Health Science Reports
School of Medical and Health Sciences / Centre for Precision Health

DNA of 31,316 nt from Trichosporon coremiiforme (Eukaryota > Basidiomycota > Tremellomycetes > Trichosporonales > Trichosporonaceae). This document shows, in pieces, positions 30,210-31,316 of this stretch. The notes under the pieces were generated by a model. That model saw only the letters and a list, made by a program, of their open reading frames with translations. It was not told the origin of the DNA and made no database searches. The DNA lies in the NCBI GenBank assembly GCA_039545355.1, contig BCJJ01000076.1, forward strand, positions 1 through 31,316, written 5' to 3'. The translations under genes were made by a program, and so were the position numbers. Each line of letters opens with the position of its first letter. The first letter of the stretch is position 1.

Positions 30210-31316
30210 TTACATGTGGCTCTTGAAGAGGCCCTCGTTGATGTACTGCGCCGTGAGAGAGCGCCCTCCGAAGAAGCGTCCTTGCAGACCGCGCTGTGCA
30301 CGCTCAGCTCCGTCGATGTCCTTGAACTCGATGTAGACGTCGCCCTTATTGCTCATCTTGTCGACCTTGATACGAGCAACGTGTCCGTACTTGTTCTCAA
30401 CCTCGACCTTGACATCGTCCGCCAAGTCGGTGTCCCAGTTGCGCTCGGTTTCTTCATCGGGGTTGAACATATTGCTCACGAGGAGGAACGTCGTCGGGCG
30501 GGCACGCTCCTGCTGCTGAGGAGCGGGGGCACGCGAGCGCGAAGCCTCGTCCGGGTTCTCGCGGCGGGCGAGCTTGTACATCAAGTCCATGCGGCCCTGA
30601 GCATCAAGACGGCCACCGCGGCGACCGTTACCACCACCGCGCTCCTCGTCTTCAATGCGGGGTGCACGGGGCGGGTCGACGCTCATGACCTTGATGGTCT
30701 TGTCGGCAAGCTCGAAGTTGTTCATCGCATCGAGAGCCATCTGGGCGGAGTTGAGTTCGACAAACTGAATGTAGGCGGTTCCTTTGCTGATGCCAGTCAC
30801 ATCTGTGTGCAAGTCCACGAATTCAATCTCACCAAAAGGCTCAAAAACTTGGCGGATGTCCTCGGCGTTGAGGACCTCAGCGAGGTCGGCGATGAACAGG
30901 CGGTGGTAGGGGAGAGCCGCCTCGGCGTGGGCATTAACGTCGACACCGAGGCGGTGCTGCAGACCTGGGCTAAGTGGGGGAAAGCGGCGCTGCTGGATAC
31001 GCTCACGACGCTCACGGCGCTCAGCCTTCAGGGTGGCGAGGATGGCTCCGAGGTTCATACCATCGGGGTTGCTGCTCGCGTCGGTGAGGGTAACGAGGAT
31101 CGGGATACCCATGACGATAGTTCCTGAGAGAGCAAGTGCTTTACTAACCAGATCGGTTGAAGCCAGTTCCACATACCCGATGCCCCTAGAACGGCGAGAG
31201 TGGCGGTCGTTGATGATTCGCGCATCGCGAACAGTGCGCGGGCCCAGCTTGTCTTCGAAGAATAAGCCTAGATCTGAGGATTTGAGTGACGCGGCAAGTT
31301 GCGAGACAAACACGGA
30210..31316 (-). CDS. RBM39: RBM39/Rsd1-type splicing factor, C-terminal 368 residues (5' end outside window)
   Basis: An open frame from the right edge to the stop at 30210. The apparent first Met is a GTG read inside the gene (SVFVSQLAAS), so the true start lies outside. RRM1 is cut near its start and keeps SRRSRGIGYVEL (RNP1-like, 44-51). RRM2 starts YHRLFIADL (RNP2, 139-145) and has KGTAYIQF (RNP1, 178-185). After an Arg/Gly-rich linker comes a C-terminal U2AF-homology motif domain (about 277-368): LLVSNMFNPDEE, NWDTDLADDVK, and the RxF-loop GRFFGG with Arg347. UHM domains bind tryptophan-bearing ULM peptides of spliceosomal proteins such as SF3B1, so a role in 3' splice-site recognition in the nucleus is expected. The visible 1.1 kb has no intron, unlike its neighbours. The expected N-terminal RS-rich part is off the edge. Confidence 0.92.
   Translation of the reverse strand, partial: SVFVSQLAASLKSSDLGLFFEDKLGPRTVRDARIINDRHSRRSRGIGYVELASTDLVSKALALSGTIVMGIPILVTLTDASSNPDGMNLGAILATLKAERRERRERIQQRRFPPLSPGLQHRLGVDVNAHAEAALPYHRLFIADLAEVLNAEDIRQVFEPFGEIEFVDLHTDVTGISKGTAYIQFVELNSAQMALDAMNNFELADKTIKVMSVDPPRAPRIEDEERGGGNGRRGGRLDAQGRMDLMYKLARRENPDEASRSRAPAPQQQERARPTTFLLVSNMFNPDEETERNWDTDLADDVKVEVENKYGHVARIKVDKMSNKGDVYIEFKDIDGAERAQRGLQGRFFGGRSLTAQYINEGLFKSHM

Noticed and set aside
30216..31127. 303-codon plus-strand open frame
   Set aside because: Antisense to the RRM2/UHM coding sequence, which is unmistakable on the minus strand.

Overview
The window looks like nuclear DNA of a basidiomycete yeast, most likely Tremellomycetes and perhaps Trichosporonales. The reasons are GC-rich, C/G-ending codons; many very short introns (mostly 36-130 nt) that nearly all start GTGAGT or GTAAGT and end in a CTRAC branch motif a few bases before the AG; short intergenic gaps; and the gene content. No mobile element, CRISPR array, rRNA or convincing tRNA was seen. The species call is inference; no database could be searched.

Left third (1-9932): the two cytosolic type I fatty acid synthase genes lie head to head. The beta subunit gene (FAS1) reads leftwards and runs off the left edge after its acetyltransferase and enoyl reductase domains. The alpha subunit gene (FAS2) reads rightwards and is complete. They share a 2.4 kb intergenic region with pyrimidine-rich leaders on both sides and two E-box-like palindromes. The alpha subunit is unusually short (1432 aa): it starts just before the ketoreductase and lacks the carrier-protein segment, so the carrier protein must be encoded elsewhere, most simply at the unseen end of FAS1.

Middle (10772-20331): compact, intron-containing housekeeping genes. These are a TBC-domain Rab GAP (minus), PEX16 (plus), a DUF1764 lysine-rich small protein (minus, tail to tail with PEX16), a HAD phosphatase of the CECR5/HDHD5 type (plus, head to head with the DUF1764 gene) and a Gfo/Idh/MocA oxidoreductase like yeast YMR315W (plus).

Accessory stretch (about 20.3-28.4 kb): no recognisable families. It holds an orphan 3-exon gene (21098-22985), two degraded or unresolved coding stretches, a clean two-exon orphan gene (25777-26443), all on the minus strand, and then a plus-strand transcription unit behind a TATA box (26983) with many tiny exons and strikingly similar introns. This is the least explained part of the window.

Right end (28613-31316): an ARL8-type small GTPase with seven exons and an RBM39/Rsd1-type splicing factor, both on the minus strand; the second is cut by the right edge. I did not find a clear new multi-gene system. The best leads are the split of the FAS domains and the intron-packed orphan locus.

Background and Aims: Type 2 diabetes mellitus (T2DM) individuals are at a higher risk of developing diabetes complications, with approximately 80% complication-related mortality. The increased morbidity and mortality among T2DM patients are partly due to dysregulated hemostasis. This study determined the quality of glycemic control in T2DM and its association with markers of coagulation and inhibitors of fibrinolysis. Methods: This case–control study recruited 90 participants involving: 30 T2DM patients with good glycemic control, 30 with poor glycemic control, and 30 nondiabetic subjects as controls at a Municipal Hospital in Ghana. Fasting blood glucose, glycated hemoglobin, activated partial thromboplastin time (APTT), prothrombin time (PT), calculated international normalized ratio (INR), and full blood count (FBC) were determined for each respondent. Plasma levels of plasminogen activator inhibitor-1 (PAI-1) and thrombin activatable fibrinolysis inhibitor (TAFI) were determined using the solid-phase sandwich enzyme-linked immunosorbent assay method. Data were analyzed using R language software. Results: Plasma PAI-1 antigen levels were significantly higher in the participants with poor glycemic control as compared to participants with good glycemic control (p < 0.0001). There was no significant difference in plasma TAFI levels between the participants with poor glycemic control as compared to participants with good glycemic control (p = 0.900). T2DM patients had significantly shorter APTT, PT, and INR than controls (p < 0.05). At a cut-off of ≥ 161.70 pg/μL, PAI was independently associated with increasing odds (adjusted odds ratio = 13.71, 95% confidence interval: 3.67–51.26, p < 0.0001) of poor glycemic control and showed the best diagnostic accuracy for poor glycemic control (area under the curve = 0.85, p < 0.0001). Conclusion: PAI-1 levels were significantly increased in T2DM with poor glycemic control and emerged as the best predictor for poor glycemic control. Good glycemic management to control the plasma levels of PAI-1 is required to prevent hypercoagulability and thrombotic disorders.
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